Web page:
t was one of the world’s greatest thinkers, Aristotle, who reasoned that, as living entities, plants possessed a “soul,” specifically a “nutritive soul”—not as a spiritual state, but rather the quality that makes the plant “alive.”
As the centuries have passed, gardeners and botanists alike have come to realize a plant’s soul, what constitutes its essence, is more complex than being limited to experiencing growth, nutrition and reproduction. The plant itself can undergo and register stress and relaxation, communicate and perceive stimuli ranging from the human voice to music—and plants can even learn and remember. Such sophistication cannot necessarily be explained by mere genetic or biochemical mechanisms, as posited by an associated field of study dubbed “plant neurobiology” (more on that subject to follow).
Circle of Life, Cannabis Style
As outlined by Honest Marijuana, there are seven stages to a pot plant’s life cycle, some of which will be referred to in this article, so’s here a quick run-through refresher course:
1. It all begins with the seed, which consists of the cannabis plant in embryonic form contained within a protective husk.
2. When the seed is placed in soil, it enters the germination stage.
3. Cannabis reaches seedling status when initially, two rather generic, un-pot like leaves emerge to begin the process of absorbing sunlight to allow the still embryonic plant to break free of its casing buried beneath dirt. Those more ordinary appearing leaves are soon joined by a pair that resemble the traditional marijuana leaf, with its often pronounced serrated edges.
4. Stem thickness with new nodes for increased leaves, and eventually, branches (why do you think we call them “trees”?), marks the vegetation stage. It’s here where the cannabis cultivator can determine the sex of the plant. For example, more complex branching can indicate that you’ve got a female, while a male will sexually mature faster as its purpose is to produce pollen needed to fertilize the female and produce seeds—if that is the gardener’s desired goal. Otherwise, the female is left celibate in order to achieve her own purpose of producing flowers.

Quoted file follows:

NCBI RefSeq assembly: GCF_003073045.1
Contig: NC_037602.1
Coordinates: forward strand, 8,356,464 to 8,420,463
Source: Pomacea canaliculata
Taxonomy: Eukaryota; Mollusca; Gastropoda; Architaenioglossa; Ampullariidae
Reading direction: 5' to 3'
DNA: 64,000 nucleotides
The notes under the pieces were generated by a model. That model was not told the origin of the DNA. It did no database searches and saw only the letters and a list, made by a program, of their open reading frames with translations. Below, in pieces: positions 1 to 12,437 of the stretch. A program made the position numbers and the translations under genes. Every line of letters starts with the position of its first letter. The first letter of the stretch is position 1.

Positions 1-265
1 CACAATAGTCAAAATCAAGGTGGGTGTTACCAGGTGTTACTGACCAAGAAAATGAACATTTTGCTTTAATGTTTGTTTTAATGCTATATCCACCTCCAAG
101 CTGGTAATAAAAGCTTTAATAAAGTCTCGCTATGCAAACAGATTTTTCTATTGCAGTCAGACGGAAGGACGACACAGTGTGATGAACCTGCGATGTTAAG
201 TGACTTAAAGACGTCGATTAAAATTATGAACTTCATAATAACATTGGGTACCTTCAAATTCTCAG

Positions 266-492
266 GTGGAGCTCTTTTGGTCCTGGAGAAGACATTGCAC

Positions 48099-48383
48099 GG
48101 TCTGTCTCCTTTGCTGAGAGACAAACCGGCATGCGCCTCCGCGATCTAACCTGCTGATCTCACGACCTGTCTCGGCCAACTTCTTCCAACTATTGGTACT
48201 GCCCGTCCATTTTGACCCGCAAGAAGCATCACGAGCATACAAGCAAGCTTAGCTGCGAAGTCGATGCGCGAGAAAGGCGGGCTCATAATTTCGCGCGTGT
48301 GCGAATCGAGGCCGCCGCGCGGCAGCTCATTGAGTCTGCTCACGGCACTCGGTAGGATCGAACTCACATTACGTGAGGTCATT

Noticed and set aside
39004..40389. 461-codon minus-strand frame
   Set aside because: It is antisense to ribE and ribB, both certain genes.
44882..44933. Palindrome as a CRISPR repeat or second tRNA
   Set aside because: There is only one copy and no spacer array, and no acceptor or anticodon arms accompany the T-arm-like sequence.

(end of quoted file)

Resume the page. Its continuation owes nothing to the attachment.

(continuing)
5. Once it’s approximately 42 days old, pre-flowering is when the plant begins to show off its individual characteristics and peculiarities, as cannabis can take anywhere from one to five months to enter pre-flowering, which is quite a disparity. Here is when the female plant focuses her energies and resources on entering the critical stage of…
6. Flowering, in which the plant fulfills its dank destiny, the reason it was put here on this planet, to fully flourish with juicy, sticky, tasty buds.
7. Harvesting is when the cannabis plant meets its final destiny, as it’s transformed from living entity to a collection of resources, some intended for human consumption—to feed, intoxicate and medicate, with other parts of the plant intended for resources and energy. It’s also the point where the gardener with good intentions is filled with appreciation at this miracle marijuana for providing such a bounty.